Foundations of Reform
There are many events/people who have encouraged efforts to reform America. One would be the Second Great Awakening which was a revival of religious belief that emphasized people's roles in their society. Another movement was the Transcedentalism, where Henry David Thoreau encouraged civil disobedience. Writers and artists such as Washington Irving, Emily Dickinson, and Gilbert Stuart are just a few of the many artists/writers who also influenced some reforms. Lastly, Andrew Jackson motivated the public by participating in Democracy and being and ordinary man. These are just a few of be people/events that made up the foundation for all the reforms.
In the mid-1800s, many Americans, black and white, were standing up to end slavery because they thought it was the only was to have "liberty and equality for all." The abolitionist movement started from inhumane treatment of slaves. Some of the many people who helped in the abolitionist movement were William Lloyd (publisher), Frederick Douglass (writer), and Harriet Tubman (conductor of the Underground Railroad). The north ended up banning slavery but, sadly, the antislavery movement failed in the south.
In the mid-1800s, women had hardly any political/legal rights. They could not hold office, could not vote, all of their earnings and property belonged to their husbands, and women could be abused by their husbands without their husbands being charged. Lucretia Mott and Elizabeth Cady Stanton were just two of the women who were outraged by this. They hosted a women's rights convention, The Seneca Falls Convention, which started a women's rights movement. Many abolitionist were active in this movement. Reformers for women's rights slowly made progress.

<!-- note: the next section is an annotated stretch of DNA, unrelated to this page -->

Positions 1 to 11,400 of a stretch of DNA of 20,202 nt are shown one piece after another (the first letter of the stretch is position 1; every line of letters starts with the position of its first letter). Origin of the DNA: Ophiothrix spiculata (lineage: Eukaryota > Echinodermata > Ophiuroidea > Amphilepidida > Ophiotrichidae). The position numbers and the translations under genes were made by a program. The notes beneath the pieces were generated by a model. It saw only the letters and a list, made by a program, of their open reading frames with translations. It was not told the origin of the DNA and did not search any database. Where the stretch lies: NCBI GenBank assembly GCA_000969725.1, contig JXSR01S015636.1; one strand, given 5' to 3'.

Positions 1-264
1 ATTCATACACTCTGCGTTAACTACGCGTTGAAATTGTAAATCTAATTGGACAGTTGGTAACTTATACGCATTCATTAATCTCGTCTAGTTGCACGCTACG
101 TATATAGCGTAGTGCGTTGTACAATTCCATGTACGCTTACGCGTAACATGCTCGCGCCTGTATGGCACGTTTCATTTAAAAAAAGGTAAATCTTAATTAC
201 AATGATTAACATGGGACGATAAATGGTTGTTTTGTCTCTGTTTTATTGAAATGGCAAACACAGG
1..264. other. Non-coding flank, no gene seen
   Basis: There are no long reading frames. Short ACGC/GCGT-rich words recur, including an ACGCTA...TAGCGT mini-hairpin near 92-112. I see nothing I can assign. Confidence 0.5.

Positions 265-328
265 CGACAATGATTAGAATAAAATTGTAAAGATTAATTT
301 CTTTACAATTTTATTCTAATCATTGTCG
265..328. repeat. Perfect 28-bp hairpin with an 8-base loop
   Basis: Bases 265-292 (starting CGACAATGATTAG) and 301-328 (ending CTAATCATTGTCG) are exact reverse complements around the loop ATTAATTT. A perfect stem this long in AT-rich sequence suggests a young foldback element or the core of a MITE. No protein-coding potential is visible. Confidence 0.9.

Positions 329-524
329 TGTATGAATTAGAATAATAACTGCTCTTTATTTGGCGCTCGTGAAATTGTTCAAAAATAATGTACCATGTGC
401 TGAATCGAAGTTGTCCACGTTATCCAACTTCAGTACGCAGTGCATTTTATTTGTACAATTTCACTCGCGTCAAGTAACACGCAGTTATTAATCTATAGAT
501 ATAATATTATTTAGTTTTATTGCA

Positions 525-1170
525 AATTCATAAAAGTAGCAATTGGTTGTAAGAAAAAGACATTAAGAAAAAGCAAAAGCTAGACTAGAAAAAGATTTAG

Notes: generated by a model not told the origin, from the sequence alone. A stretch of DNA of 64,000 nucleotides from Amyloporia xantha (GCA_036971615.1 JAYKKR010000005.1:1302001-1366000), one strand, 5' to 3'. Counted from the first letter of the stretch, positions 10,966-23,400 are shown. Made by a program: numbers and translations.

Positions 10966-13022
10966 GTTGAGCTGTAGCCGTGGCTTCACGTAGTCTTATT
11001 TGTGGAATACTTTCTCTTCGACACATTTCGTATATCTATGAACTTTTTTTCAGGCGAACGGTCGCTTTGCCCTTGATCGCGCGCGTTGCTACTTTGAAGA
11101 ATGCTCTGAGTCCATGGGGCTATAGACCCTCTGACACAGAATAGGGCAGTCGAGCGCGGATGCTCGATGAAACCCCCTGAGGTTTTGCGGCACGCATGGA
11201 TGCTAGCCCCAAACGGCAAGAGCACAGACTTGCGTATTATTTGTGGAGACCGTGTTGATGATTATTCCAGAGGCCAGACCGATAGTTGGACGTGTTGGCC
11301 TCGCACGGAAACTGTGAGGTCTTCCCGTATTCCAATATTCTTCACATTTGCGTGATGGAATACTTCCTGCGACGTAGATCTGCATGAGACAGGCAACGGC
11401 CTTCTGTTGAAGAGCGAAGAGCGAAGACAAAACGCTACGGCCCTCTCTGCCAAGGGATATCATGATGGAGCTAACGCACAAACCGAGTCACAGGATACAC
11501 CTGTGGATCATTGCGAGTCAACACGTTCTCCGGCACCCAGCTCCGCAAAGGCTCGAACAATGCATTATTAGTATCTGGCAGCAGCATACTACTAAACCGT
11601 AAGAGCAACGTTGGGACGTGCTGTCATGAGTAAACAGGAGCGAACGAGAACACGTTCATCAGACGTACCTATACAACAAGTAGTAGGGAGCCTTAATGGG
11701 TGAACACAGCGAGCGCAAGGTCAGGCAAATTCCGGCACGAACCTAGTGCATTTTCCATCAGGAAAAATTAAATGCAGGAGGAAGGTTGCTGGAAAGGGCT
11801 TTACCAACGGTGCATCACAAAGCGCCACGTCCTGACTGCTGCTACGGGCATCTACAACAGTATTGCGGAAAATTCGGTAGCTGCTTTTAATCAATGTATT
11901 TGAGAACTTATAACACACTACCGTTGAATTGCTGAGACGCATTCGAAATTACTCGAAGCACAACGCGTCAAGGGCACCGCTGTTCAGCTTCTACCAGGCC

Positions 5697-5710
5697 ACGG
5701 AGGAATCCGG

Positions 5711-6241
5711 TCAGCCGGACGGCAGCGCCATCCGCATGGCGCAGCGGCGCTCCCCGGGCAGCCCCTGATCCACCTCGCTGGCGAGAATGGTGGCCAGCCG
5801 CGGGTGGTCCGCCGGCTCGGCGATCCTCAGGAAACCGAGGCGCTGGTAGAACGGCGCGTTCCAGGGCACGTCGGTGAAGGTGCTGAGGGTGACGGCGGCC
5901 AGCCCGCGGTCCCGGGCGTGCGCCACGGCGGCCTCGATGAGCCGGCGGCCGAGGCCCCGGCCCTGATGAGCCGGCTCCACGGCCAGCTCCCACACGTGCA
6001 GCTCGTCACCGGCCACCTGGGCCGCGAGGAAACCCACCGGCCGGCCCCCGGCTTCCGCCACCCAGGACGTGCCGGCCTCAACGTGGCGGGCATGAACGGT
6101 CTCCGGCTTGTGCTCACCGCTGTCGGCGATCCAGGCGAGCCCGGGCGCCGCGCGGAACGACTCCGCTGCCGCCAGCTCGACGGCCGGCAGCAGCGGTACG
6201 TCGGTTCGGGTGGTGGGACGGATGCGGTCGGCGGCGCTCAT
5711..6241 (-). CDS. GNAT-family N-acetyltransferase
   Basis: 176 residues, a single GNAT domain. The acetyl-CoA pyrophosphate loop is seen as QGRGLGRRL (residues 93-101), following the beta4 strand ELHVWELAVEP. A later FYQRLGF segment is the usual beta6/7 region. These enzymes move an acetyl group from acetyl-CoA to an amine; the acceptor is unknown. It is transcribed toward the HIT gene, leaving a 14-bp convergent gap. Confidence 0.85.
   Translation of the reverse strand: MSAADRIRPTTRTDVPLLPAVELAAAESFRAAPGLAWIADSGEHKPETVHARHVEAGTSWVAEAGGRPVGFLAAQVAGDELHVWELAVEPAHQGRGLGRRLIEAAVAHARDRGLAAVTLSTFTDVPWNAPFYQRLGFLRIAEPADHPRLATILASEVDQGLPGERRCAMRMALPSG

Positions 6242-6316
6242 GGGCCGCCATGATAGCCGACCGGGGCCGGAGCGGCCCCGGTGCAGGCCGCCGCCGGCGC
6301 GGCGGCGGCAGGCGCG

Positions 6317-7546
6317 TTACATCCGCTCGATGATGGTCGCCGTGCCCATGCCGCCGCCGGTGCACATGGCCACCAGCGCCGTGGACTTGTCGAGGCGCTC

Prison reform & care of the disabled
A woman named Dorothea Dix agreed to teach a Sunday school class at a jail. She was horrified with what she saw there. Inmates were locked up for small debts they couldn't pay (some only $20 dollars), food supply was low, and the inmates were put in chains and locked in cages. Worst of all, the mentally ill were locked away where they were physically injured for their "insane" behavior. Dix issued a report to the state they voted on creating new, better mental hospitals.
In the mid-1800s, the cost to go to school was high and lots of families couldn't afford it so many children didn't go to school. Horace Mann tried to change this. He spoke about the importance of education and influenced the citizens of Massachusetts to vote for and pay taxes to help better the education system. Mann's ideas spread and soon other states did the same thing. His ideas are still continued in public school systems today.
In the mid-1800s, there was a lot of alcohol abuse. Reformers traced mental illnesses, family breakups, and crime back to alcohol abuse. The temperance movement started and there were many campaigns against alcohol. Maine was the first state to ban alcohol and many states later followed. These laws would later be repealed.